At the age of 17, the love-struck student apparently told her: "Whatever you do, I will marry you." The best part is that the 39 year-old hopeful statesman has now got a whopping 7 step-grandchildren.

5. Enough about the main candidates, meet: Jean Lassalle - the unrecognised hero of the elections

Described by John Oliver as 'almost offensively French', he's descended from a family of shepherds. Despite only recently gaining national notoriety as an anti-establishment iconoclast, he’s has been mayor of Lourdios-Ichère, a small settlement in the South West, for a staggering 40 years.

That's not all: the village has a population of only 162 people. How insane is that?

He's a living legend. He once went on hunger strike for 39 days to protest a change that would affect jobs in his village. However, his finest hour came recently in a clip of him out talking to voters in the streets aired on Zap Télé. In this short clip he is shown repeatedly saying to voters: "Il vaut mieux voter pour moi, tous les autres vont vous baiser."  "You'd do better to vote for me because all the others are going to fuck you over."

A true hero in these harrowing times.

6. Enough silliness: France's two round voting system helps prevent extreme candidates from gaining office

Back in 2002, Jacques Chirac came face-to-face with Marine's holocaust-denying and nasty little toad of a father, Jean-Marie Le Pen, in the second round. Luckily, Le Pen Snr was defeated thanks to the Front Républicain - the tactical cooperation of everyone other than FN supporters.

As it looks highly probable that Marine Le Pen will pass into the second round this year, we have to hope for a similar response from the 2017 electorate.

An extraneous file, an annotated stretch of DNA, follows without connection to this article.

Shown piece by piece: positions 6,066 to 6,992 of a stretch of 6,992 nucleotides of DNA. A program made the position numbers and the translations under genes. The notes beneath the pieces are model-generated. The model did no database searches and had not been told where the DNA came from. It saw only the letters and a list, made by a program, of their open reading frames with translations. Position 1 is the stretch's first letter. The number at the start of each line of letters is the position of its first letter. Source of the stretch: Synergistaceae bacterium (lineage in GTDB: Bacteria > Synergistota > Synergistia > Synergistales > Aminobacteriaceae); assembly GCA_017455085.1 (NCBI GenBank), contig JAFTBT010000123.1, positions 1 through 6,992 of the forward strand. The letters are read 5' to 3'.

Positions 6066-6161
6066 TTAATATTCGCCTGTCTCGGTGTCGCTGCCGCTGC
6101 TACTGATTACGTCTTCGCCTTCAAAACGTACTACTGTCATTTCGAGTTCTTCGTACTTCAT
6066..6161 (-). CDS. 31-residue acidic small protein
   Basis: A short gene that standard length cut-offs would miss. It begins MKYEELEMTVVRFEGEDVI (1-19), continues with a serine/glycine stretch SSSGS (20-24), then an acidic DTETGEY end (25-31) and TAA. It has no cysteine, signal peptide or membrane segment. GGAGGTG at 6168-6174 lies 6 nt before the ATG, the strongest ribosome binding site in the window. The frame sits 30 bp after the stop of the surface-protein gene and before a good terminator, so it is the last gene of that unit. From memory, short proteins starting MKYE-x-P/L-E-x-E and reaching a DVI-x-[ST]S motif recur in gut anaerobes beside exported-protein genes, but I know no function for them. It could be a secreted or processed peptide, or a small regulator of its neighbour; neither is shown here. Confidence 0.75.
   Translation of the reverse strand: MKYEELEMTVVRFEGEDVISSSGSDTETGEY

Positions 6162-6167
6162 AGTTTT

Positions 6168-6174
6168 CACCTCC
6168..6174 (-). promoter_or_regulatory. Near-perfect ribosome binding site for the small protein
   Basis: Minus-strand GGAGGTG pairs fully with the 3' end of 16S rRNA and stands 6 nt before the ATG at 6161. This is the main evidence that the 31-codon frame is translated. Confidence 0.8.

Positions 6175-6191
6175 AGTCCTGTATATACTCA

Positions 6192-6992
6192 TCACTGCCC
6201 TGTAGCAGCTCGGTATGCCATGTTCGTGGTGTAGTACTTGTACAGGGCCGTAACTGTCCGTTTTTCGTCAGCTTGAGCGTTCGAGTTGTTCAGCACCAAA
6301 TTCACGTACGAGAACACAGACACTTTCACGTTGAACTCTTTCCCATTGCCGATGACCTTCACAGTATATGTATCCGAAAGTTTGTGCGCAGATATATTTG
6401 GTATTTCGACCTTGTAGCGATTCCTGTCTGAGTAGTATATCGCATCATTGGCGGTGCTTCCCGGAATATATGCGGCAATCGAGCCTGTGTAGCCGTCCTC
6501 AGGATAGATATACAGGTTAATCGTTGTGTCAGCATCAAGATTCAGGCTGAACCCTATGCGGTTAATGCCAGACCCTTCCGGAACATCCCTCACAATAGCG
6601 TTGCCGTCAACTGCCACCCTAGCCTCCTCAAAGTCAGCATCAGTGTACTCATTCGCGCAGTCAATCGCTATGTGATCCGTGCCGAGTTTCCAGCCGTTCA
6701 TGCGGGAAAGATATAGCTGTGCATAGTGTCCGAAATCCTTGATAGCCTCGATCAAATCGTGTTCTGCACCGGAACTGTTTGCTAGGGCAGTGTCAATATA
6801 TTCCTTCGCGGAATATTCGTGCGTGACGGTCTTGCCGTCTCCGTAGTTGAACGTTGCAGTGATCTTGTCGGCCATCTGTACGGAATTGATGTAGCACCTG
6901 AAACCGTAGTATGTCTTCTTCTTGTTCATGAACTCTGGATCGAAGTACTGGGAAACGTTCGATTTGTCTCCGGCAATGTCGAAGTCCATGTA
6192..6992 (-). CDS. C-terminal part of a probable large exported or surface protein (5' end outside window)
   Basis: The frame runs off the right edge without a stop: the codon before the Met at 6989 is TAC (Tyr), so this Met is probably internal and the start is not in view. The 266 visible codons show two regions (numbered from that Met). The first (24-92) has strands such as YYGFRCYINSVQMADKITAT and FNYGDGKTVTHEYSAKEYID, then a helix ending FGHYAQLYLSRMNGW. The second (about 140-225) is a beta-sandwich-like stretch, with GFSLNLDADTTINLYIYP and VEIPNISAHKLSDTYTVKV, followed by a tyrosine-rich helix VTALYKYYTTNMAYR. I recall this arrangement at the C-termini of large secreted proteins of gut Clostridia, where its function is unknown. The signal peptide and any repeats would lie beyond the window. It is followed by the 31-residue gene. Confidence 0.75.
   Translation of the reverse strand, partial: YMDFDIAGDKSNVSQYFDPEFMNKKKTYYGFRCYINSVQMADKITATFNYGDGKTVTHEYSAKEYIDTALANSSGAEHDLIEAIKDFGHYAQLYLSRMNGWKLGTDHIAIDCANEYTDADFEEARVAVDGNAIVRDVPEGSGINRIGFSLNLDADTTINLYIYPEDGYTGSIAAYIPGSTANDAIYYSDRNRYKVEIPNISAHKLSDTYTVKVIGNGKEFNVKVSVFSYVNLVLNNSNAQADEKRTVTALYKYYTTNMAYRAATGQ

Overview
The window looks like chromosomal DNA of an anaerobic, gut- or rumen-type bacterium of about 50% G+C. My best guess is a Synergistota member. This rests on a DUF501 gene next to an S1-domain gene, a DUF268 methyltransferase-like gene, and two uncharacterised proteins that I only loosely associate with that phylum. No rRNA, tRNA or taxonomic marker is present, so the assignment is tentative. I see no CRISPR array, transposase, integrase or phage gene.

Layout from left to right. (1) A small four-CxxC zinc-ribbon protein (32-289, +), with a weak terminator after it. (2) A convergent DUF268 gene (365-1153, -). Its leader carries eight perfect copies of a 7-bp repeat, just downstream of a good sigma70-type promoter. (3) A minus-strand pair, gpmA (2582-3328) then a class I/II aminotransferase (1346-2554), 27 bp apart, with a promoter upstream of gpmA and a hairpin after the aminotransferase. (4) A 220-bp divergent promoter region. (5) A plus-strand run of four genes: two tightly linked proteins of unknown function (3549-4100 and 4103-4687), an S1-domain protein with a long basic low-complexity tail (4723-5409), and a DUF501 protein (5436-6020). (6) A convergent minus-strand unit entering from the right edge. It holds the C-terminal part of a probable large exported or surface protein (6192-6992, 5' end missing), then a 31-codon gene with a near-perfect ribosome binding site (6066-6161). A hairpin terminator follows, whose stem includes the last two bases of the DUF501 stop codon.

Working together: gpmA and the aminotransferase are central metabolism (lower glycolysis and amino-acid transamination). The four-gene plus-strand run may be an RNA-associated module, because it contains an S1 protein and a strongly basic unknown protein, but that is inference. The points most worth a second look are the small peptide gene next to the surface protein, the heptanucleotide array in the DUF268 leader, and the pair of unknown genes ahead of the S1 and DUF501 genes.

7. Finally, as opposed to #GE2017, the French people will actually get a say in who they pick as their president

Yes, I am pretty bitter about the bleak prospect of voting again in June. The problem with living in a Brexit stronghold, is that all I'm effectively left with is a futile anti-Brexit vote for the Lib Dems, or an overly-hopeful vote for Labour.

Aside from a handful of swing seats where the Lib Dems have a serious opportunity of winning, if you live in a Tory/Brexit safe seat, your vote will effectively count for nothing.

Over in France, thanks to the election of the president by popular vote, every single person's voice is heard and matters.

@alec_fullerton.

More about the author

About the author

Despite sharing the company of Rimbaud, Voltaire and co. for the third year in a row, Alec's real passion lies in writing. When the French degree permits it, he can be found scribbling away for a variety of publications, including The Spectator's Coffee House blog, Spiked-Online and - oh, how could he forget? - Disclaimer Mag!

A self-professed bon vivant, Alec is currently busy sunning himself in the South of France, whilst gleefully perusing the bountiful array of vin on offer. He's also been known to dabble in unscrupulous cheese-pairing. 

Follow Alec on Twitter.